I've been following Steve since encountering his awesomeness on the group WAY back in 2016, and y'all, he cracks me up. 

To vlog well, one does not necessarily need to offer high production value with lots of editing and effects. The goal of the vlog is to compress thought provoking messages into a condensed and engaging 4-5 minute short. Come to think of it, I think all priests should have to start a successful vlog before they are allowed to give any homilies, but I digress.

 This community isn't just about promoting good art, but about moving the conversations at large in the Church into new territory of engagement. Steve's thoughts here do just that.

When discussing or reviewing art, our Catholic community has a tendancy to be satisfied simply by answering the question "was its message positive?" In the case of Silence, if you leave off there, the answer is a resounding no. But the best art is often times the art that is difficult to palate, hard to digest. Silence is the type of art that tends to need more chewing before it's lessons can be swallowed, and Steve gets that.

He helped  push me beyond  my initial responses and moved me to ask deeper questions both of the movie and of myself. I for one am grateful for his contribution to the conversation at large about this movie.  And since all I'm doing is reviewing a review of silence, which is itself a review of the reviews,  I will refrain from further commentary on the movie itself.  Keep up the good work, Steve!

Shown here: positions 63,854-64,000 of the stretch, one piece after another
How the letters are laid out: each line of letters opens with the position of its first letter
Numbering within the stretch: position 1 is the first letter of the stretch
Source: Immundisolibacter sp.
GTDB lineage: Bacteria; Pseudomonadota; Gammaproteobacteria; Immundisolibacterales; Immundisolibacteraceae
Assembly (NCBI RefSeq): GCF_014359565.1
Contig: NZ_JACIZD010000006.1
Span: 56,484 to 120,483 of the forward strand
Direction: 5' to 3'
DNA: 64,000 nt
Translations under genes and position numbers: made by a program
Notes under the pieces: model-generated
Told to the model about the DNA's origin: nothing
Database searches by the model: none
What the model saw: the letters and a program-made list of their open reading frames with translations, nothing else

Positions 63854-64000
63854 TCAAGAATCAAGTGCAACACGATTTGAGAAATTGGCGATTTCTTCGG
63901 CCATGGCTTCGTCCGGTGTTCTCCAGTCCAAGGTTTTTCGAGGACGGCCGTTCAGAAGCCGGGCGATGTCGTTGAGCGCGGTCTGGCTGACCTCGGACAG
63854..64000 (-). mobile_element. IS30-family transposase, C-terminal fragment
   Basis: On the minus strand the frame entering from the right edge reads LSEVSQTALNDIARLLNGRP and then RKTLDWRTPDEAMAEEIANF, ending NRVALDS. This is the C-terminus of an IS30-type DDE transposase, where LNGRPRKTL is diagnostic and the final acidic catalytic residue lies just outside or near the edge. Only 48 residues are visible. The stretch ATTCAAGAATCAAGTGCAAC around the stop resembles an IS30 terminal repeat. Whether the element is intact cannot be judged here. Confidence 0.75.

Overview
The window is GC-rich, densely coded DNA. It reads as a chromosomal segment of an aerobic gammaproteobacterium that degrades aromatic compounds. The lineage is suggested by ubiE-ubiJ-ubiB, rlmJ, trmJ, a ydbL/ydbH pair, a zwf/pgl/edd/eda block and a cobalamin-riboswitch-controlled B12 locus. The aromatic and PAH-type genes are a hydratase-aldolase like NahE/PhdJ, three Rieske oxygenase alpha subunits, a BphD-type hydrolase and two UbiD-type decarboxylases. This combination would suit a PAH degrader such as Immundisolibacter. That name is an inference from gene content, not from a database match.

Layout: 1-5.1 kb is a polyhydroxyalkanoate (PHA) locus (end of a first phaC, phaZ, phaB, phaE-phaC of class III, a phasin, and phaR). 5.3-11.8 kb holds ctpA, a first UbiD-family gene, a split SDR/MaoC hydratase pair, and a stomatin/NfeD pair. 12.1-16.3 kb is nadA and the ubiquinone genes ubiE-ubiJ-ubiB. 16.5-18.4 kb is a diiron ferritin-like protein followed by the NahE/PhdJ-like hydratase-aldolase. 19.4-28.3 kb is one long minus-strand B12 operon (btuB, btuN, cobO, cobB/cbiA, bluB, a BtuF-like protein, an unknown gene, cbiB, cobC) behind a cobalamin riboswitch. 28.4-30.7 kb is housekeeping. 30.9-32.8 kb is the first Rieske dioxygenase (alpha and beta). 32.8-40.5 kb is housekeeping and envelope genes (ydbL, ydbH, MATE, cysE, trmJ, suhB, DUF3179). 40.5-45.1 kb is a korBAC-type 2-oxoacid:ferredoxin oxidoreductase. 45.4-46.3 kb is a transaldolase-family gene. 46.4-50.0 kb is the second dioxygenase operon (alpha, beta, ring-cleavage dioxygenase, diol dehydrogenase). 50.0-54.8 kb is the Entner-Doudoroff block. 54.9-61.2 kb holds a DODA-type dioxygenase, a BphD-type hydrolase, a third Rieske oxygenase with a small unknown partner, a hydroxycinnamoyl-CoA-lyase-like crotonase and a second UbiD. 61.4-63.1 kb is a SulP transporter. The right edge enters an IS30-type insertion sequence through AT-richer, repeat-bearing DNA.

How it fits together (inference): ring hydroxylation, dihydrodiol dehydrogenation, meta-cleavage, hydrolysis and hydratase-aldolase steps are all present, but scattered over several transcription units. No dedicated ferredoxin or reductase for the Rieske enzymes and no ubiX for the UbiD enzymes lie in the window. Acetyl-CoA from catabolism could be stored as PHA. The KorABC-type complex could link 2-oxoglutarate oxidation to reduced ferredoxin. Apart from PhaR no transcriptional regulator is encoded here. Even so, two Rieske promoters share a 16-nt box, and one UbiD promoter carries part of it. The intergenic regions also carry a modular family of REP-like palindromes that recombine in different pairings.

Creation of the Week #26: Kara Waxman's "In Utero"

Anyone who has been to Galleria dell'Accademia in Florence and seen the David in person knows the difference between photo representations pulled up on a screen and the tangible experience of the art's presence. It is sometimes difficult to feature fine art on Creation of the Week for this reason. The intricate beauty of a piece like Kara's "In Utero" can be lost in translation from thread to pixles. Never the less, even without being able to see this tapestry.

There are many scales by which one can weigh good art. One way to test a piece's merit is by the question "does this piece grow in richness and complexity the deeper the examination?"  "In Utero" is incredibly detailed, and grows more so as one looks on, an accomplishment only achievable through painstaking labor and time. According to Kara, it took a month of work. She wove the navy background fabric and stitched the image by hand.  

The colors are so vibrant, and complement each other so well. The stitching gives motion and passion to the moment it captures. The media chosen so perfectly matches the subject. As Kara told us, it's based on a sonogram of her niece. She contemplated Psalm 139 as she worked.

For you created my inmost being; you knit me together in my mother’s womb. I praise you because I am fearfully and wonderfully made.
— Psalm 139: 14-15

In her comments Kara wrote: "I wanted to simply reflect the beauty and intricacy of the unborn child growing in the womb."  Kara did that, but so much more. The first time I looked at the piece, I saw the universe, not a cold dead, empty place, but the C.S. Lewisian "Deep Heaven" full of warmth and life and energy. When my eyes took in the shape of the baby, I thought: "all of creation in all it's motion and movement coalesces in this: The creation of a child in the womb.

You can find more of Kara's work below, or check out her website here.